Glossary of Green Building: W

Waste arisings
Water conservation
Waste hierarchy
Waste to energy
Whole-of-life costing
Wind-tightness layer
Window energy rating
Wood preservatives

 

Waste arisings

 

The complete amount of waste produced by a process.

Waste hierarchy

Developed by the UK government, the waste hierarchy is a conceptual framework directed at encouraging the management of waste materials. The hierarchy sets out the order in which options for waste management should be considered based on environmental impact.

Waste to energy (Energy from waste)

The use of waste as a fuel. If carried efficiently, and including pollution prevention, burning waste can address both the issues of diverting waste from landfill while at the same time generating energy for heating or electricity.

Water conservation

A non-porous surface that generates a surface water runoff after rainfall..

Whole-of-life costing

The air quality within a building as it relates to the health and comfort of the occupants. IAQ can be affected by contaminants or gases. Ventilation is the primary method of improving IAQ, though many claim that ‘breathing wall’ construction has an equal role.

Wind-tightness layer

An essential feature of lightweight construction or rainscreen cladding, a wind-tightness membrane, located on the external, ‘cold’ side of the insulation, prevents the driving of cool air through the insulation.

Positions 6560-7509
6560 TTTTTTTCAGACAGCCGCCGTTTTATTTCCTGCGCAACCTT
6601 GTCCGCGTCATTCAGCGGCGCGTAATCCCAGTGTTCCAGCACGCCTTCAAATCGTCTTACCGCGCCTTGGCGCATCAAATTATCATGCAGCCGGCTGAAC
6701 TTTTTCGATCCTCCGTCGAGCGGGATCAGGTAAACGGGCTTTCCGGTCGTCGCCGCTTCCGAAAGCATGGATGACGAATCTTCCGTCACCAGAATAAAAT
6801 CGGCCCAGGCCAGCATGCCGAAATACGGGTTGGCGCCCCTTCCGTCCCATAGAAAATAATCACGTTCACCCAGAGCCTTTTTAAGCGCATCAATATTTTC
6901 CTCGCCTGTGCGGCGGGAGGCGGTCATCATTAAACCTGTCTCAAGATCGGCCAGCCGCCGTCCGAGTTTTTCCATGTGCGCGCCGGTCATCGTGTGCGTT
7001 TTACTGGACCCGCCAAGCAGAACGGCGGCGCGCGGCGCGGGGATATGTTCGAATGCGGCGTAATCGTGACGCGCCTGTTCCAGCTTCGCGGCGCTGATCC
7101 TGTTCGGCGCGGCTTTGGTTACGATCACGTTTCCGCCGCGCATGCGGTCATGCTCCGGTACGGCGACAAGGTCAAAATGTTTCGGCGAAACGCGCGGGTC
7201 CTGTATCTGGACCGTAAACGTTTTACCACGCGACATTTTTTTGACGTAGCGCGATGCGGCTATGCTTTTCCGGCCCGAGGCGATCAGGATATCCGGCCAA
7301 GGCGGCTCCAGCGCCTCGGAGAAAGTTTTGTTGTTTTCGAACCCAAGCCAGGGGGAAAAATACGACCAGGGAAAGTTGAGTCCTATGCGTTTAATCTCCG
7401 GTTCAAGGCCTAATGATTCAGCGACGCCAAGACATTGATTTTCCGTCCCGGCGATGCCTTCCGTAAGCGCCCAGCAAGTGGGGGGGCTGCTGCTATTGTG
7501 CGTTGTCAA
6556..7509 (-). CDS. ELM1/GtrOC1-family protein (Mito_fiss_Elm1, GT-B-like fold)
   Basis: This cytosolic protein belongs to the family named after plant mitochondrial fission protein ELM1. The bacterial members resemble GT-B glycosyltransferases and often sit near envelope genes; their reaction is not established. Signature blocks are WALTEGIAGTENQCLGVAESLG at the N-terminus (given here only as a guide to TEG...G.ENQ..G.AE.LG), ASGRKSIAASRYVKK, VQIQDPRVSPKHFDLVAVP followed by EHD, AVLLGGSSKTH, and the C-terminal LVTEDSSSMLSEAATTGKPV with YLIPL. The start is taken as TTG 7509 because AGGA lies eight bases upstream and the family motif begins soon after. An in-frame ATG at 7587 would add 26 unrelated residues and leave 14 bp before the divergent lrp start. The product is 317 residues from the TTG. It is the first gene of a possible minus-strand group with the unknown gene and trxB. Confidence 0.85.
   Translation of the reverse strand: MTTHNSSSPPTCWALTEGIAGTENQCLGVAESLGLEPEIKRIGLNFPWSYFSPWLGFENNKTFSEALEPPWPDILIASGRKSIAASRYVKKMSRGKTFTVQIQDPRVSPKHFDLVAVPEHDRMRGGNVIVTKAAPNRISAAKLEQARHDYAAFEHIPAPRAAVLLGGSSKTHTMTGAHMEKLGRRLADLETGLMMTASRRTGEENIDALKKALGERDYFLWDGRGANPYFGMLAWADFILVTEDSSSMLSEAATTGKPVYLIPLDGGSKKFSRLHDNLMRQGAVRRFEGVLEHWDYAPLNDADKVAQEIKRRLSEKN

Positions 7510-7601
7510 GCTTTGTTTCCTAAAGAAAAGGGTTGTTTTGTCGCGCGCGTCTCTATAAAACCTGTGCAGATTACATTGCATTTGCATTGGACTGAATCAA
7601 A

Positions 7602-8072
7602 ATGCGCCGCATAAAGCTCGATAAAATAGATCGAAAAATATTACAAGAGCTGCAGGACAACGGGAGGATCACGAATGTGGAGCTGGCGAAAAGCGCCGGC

Window energy rating

Rates windows on their thermal performance. It has a scale of A to G, where A is very energy efficient and G is very energy inefficient. The rating is based on three factors- thermal transmittance (U-value), which measures how well a window prevents heat escaping; the solar factor (g-value), which measures how well a window blocks heat caused by sunlight; and air leakage. For further information see: www.bfrc.org

Wood preservatives

Chemical preservatives and processes (‘timber treatment’) designed to extend the life of timber through increased durability and resistance from being destroyed by insects or fungus. Use of the more toxic chemicals developed in the twentieth century (eg CCA and arsenic) has been recently suspended in most countries. However the majority of chemicals used today continue to be associated with environmental as well as, in some cases, health concerns. Use of any preservative should be carefully considered, but in the event of its being required, the least hazardous preservatives are borate. To avoid leaching-out, borates should be protected from contact with water or persistent moisture. Consideration should be paid too, to timbers that are naturally durable and do not require the use of preservatives. (see also: Timber preservation )

Share with: